Stop Feeding Into Guilt, A Useless Emotion

I remember with crystal clear clarity (not to mention joy and gratitude) the year I quit guilt. I gave it up cold turkey. And my life changed drastically. Years of beating myself up for my shortcomings, mistakes, and failures were erased in the moment I fully understood just how useless guilt is.

What IS Guilt?

Guilt is an emotion that occurs when a person believes that they have violated a moral standard.”

To understand where your guilt comes from, you must first revisit your personal values and core beliefs. You may be holding on to outdated programs that no longer serve you as an adult. You may be giving your power away to a belief system that no longer applies to your life.

You need to identify who and what defined the moral standards you believe apply to you, as well as what constitutes a violation. Even more important, is to understand – within the framework of your belief system – how you ought to be making amends for these perceived violations.

Is there room for Recovery? Repentance? Redemption?

And if there is, then why are you still beating yourself up over something you can remedy? { Tweet This }


What if guilt isn’t real?

I have a crazy outlandish question for you. What if guilt isn’t even real? What if you continually punish yourself emotionally for these crimes you’ve committed (via human nature), and there was no use at all for the self loathing?

Interesting, isn’t it?

I want you to consider something for a moment. If you are incarnated on this planet right now, what is the point? Do you have a purpose, a mission? Or are you wandering aimlessly? Do you believe you can mess up your own life to the point that you can never get it back on track? What does that even mean? What if the purpose to living in these human bodies is to gain experience?

Follow me on this one… if you are simply here to gain experience, then wouldn’t it also be safe to say that you can’t do it wrong?

Did you hear that – you can’t do life wrong!

Life – it’s yours for the taking. Your choices are yours for the making. You can’t do it wrong – and I want to show you how you can eliminate guilt from your life for good.

Guilt is overrated, outdated, and useless

Last Century Woman Exploring Her GuiltWith every choice you’ve made and action you’ve taken that you believe has been ‘wrong’, you have subjected yourself to an onslaught of self-loathing, self-judgment, self-punishment.

Guilt eats at you, sometimes for years, equating to the heaviest of burdens.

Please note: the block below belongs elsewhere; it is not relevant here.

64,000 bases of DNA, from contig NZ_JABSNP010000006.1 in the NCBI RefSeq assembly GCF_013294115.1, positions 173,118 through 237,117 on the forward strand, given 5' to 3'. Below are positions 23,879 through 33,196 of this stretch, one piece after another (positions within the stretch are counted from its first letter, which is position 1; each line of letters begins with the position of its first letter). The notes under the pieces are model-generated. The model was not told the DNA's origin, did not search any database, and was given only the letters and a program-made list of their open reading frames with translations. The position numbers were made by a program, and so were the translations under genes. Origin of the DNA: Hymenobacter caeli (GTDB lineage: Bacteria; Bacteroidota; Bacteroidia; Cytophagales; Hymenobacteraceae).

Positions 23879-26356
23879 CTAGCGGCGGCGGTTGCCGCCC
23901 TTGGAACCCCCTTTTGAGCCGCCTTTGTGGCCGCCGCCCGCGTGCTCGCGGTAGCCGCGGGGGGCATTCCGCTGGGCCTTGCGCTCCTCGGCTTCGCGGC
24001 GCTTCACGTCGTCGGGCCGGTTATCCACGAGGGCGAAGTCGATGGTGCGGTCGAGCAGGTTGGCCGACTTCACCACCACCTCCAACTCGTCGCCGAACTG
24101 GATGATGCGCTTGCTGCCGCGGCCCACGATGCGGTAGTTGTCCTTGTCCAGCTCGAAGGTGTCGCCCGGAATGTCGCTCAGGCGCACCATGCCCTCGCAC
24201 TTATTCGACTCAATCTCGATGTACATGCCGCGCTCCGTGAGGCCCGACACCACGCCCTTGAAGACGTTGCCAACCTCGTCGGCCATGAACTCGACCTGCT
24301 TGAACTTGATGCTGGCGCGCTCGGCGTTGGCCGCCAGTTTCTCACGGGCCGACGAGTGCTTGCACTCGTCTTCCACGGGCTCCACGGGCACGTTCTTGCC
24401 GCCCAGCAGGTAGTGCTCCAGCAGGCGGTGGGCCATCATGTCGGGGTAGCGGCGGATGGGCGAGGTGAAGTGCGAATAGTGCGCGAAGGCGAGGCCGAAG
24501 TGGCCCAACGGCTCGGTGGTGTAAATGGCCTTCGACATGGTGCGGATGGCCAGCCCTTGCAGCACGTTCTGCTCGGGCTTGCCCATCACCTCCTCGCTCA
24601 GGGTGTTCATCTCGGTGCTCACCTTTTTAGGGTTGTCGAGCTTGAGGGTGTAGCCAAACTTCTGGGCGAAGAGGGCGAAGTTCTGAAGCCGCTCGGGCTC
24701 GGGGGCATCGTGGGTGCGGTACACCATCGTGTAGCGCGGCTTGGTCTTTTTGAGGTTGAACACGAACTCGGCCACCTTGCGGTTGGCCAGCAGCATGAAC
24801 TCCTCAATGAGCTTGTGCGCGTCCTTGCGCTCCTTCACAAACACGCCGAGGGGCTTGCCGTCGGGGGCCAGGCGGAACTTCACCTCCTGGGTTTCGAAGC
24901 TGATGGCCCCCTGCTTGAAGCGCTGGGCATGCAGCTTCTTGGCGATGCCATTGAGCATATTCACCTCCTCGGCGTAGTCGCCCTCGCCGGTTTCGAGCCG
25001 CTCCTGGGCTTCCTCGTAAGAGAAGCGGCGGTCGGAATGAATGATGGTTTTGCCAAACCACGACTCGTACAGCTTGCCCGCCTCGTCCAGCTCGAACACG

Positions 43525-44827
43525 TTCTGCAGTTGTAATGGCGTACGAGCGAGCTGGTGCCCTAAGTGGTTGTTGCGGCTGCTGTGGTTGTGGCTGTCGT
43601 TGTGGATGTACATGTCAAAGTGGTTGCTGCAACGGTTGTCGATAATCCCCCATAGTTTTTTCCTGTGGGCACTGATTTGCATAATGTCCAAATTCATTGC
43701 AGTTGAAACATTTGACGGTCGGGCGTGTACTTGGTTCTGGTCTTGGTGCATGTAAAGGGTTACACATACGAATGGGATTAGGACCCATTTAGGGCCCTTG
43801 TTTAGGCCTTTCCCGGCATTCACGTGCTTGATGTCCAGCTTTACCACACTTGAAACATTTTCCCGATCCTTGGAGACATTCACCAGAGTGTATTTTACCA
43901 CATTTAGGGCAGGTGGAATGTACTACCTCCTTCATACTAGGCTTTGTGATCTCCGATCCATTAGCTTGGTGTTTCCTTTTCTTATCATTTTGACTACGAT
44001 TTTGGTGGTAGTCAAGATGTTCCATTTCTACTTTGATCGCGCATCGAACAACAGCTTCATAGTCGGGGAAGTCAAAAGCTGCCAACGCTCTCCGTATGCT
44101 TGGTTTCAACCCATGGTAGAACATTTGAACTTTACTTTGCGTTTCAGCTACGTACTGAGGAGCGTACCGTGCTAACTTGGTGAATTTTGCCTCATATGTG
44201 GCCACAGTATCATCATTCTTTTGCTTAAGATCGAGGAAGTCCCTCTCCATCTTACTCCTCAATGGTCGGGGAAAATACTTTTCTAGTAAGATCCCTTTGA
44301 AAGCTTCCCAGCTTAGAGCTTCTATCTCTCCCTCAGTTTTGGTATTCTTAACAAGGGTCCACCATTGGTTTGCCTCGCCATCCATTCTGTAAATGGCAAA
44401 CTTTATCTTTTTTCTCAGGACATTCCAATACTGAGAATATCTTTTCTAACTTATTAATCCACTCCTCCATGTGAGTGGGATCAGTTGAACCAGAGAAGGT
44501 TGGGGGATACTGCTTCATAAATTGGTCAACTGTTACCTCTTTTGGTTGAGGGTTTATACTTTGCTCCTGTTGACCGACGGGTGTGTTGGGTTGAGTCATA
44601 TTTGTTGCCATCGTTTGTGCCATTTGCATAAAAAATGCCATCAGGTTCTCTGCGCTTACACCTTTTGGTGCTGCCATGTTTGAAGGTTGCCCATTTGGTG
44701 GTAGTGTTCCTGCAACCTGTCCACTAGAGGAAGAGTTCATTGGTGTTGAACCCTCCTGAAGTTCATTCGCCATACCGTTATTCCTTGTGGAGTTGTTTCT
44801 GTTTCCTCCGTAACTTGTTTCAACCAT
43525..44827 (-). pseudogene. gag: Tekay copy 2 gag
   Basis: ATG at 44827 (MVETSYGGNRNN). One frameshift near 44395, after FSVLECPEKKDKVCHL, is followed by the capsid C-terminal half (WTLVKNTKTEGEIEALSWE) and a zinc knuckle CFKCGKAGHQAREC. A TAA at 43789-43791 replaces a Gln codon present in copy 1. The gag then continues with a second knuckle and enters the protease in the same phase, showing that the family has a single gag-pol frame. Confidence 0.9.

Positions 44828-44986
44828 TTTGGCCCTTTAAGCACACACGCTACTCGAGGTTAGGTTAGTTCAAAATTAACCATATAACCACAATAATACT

No matter what you believe, if you are religious or not, there is absolutely no way any form of unconditionally loving Divinity would set humanity up for such long-term punishment. Guilt serves no purpose but to make the individual miserable. It does not promote any kind of health or well-being, doesn’t help you progress closer to your goals – it simply keeps you feeling down in the dumps for a very, very long time.

From my perspective, this is counter-intuitive and counter-productive to our mission of gaining wisdom and experience.

 

Four Steps to Conquer Guilt for Good

1. Look at the consequences of your choice.

Every time you have a choice to make or an action to take, look at what the consequences are. You are intelligent and capable of making your own decisions, with the key here being that you pay careful attention to the consequences.

Understand that you have free will and you get to choose… it’s helpful to be aware of the cause and effect involved with your decision. In fact, some choices seem less appealing when we recognize what they may cost.

2. Pay the consequences.

Next, pay the consequence for the choice you made, the action you took…. ONE time. This is essential for you to understand. You do not beat yourself up repeatedly, you face the consequence, that you already knew would be applicable, and that is that.

There is no room for long-term self-punishing pity parties.

3. Learn a lesson.

Learn the inherent lesson in this experience. In every situation, we are gifted with the opportunity to learn. Look back on the guilt you currently carry, and see if you can release it by acknowledging how much wisdom you’ve gained from that particular choice and subsequent consequence.

4. Move on.

Move on with your life. If you ever have the opportunity to make this same choice again, you are better equipped to make a decision. Follow the same process. Continually.

Key Points:

  • You can’t do this wrong, you are here to learn, to grow, to gain experience and wisdom.
  • Understand consequences of your choices and be willing to pay them before you take action.
  • Pay the consequences for your choice ONE time.
  • Learn the lesson inherent in the experience.
  • Move on.
Challenge: Ponder the guilt in your life. Where did it come from? How long has it been there? How has it served you? Can you fathom that guilt is a useless emotion?

 

Homework: 
  1. Answer each of the questions – you may want to start a journal or a blog to reflect on your journey.
  2. Share your thoughts with us! (Leave a comment, make a post in the Facebook Group, or even shout out on Twitter!)
  3. Deeply contemplate how you can apply these four steps to your life. Can you give up guilt?

I look forward to a discussion on the topic of guilt!  

With mucho a latte of love and respect,

Janet Louise Stephenson signature
Your Transformation Tour Guide